Braves confident they can acquire ace
GM Wren likely to keep Hanson, but other pieces attractive
ATLANTA -- After leaving this week's General Managers Meetings without yet securing an ace for the 2009 season, Braves general manager Frank Wren went to Arizona to watch a potential future ace that he's definitely going to keep.
Wren spent the past few days talking to the Padres about Jake Peavy, and he spoke to player representatives about free agents who could help satisfy his team's multiple needs. On Thursday, Wren traveled to watch Tommy Hanson attempt to continue his Arizona Fall League dominance.
Had Wren been willing to trade Hanson, there's a good chance he might have already completed a deal with the Padres to bring Peavy to Atlanta. But even with no intention to do so, he still exited this week's meetings confident that he has enough attractive pieces to acquire the 2007 National League Cy Young Award winner.
"I think the meetings went as expected and maybe even better than expected," Wren said on Thursday. "We talked to a number of clubs and maybe more agents than expected. We got a little more definitive idea of what it will take to get certain players."
While a deal doesn't appear imminent, the Braves are believed to be one of the two or three teams still in the bidding for Peavy. The Cubs are also making a push for the Padres hurler with a package that includes some of their top Minor League prospects.
It appears the Yankees are out of the bidding, and one National League source said he believed the same could be said of the Angels. The Cardinals may still be trying to trying to make a push for Peavy.
San Diego general manager Kevin Towers recently told The Associated Press that Peavy's chances of returning to Padres in 2009 with nil.
"The train's kind of left the station," Towers said.
If the Braves are going to land Peavy, it looks like there's a good chance they'll have to part ways with Yunel Escobar. If this proves true, they'll gain an ace and an immediate need to go outside of their organization to find a shortstop.
Offensively, Brent Lillibridge isn't ready to compete at the Major League level and utilizing Omar Infante as the starting shortstop isn't an option.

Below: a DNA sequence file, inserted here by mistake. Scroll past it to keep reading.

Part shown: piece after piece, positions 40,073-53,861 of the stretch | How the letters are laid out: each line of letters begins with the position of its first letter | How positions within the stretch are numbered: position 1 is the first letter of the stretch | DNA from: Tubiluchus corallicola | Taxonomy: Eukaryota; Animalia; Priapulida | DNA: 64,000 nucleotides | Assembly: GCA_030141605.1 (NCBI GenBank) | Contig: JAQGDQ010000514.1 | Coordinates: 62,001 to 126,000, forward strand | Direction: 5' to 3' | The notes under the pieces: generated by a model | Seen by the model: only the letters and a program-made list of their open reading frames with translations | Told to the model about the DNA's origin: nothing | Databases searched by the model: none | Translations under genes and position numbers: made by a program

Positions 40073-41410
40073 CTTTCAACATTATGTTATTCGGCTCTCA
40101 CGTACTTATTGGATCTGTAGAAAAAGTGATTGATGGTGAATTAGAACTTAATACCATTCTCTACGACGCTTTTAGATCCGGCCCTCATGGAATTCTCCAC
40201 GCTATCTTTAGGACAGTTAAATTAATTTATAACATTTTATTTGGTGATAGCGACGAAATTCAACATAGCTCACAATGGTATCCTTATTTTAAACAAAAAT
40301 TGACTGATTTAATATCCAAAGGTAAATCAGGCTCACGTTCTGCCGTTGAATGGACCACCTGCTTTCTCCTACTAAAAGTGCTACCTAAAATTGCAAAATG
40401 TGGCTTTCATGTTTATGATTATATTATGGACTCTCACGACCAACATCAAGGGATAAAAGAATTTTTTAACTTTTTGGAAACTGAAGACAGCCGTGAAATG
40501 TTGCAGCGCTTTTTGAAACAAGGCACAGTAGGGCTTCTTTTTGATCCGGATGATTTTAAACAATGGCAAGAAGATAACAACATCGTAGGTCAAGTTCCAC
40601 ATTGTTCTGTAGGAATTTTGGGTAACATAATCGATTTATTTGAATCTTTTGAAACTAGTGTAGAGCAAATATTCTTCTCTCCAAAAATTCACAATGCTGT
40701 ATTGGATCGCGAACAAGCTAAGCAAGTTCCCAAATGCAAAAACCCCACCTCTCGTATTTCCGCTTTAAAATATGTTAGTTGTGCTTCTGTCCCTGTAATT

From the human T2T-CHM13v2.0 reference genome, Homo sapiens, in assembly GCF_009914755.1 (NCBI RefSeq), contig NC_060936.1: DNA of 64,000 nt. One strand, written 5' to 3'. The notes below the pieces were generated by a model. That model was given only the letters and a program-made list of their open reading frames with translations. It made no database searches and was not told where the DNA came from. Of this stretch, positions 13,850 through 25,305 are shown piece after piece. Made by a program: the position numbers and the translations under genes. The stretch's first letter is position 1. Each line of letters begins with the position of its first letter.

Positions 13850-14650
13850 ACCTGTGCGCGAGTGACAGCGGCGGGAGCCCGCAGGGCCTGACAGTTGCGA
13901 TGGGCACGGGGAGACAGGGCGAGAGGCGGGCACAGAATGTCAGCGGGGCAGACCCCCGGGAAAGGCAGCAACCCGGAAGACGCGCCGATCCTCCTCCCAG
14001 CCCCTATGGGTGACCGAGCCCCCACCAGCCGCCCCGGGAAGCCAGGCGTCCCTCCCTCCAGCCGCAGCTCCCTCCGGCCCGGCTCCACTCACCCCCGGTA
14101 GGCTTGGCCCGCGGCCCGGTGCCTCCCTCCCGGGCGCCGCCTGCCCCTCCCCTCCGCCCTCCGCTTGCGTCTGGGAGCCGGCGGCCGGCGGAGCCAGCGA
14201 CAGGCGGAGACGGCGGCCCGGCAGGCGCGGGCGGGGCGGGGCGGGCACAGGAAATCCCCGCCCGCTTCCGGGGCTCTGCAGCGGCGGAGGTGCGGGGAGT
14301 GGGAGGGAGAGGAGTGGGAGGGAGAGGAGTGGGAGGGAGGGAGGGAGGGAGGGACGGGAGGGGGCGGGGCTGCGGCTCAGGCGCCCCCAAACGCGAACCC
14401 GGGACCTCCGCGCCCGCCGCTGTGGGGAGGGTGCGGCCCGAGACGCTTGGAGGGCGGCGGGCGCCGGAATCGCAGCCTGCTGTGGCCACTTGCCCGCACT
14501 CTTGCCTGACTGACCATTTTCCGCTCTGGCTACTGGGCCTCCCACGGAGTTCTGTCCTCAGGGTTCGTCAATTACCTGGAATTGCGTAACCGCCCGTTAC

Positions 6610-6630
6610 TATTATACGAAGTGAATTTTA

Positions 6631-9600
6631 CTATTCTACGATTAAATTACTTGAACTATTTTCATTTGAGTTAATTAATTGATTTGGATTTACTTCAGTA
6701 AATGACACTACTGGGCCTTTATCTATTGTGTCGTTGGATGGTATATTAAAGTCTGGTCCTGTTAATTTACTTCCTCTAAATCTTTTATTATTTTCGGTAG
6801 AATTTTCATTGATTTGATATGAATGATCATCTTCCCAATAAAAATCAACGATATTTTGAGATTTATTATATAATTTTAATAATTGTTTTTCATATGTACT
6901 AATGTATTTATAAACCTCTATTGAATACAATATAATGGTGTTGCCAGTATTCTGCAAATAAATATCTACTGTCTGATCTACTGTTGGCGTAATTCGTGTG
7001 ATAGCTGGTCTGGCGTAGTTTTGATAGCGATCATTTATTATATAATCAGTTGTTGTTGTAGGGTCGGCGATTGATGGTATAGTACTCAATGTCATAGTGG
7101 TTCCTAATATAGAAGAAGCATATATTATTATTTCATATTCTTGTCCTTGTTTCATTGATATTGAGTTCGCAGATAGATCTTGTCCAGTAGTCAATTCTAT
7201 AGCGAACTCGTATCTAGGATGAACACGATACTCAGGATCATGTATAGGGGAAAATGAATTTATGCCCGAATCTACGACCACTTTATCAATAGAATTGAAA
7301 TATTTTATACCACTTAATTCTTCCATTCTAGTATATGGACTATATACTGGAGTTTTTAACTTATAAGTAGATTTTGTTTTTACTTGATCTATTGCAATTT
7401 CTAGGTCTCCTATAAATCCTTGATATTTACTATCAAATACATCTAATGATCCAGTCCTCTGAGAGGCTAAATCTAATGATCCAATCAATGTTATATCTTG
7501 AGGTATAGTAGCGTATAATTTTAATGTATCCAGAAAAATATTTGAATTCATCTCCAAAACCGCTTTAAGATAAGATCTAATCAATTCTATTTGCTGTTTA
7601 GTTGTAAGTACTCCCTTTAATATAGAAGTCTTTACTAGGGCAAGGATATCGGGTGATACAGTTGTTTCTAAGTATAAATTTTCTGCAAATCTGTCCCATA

Foxsports.com's Ken Rosenthal has reported that the Braves package for Peavy would include Escobar, Jo-Jo Reyes or Charlie Morton, and another top prospect.
There has been previous speculation that Jordan Schafer, the Braves top outfield prospect, might be included in a package for Peavy. But one San Diego source described the Padres interest in Schafer as "lukewarm".
Because he is in search of at least one more starting pitcher and a power-hitting outfielder, Wren is hoping to realize resolution with the Peavy talks as soon as possible. Fortunately, it appears Towers seems to hold a similar mind-set.
Uncertainty regarding Peavy has caused the Braves to pace their search for a power-hitting outfielder. They have interest in Ryan Ludwick and the Cardinals may be willing to deal him to strengthen their middle infield with Escobar or Kelly Johnson.
Because the 30-year-old Ludwick hit a career-high 37 homers while serving as a valuable protector for Albert Pujols in St. Louis' lineup this year, some may have wondered if the Braves would have to add another player in addition to Escobar or Johnson.
But if they were to strike this deal, the Braves may actually be the team looking for the Cardinals to sweeten this deal with a mid-level prospect. While the future appears bright for both Johnson and Escobar, there are some who wonder if Ludwick is capable of matching the surprise breakthrough season he enjoyed this year.
Ludwick is four years older than both Johnson and Escobar and he'll likely gain a larger salary than Johnson as both prepare to enter their first arbitration-eligible season. Escobar is at least one year away from being arbitration-eligible.
While they would have trouble filling Escobar's void, the Braves have reason to be confident in Martin Prado's ability to replace Johnson as their starting second baseman.
Mark Bowman is a reporter for MLB.com. This story was not subject to the approval of Major League Baseball or its clubs.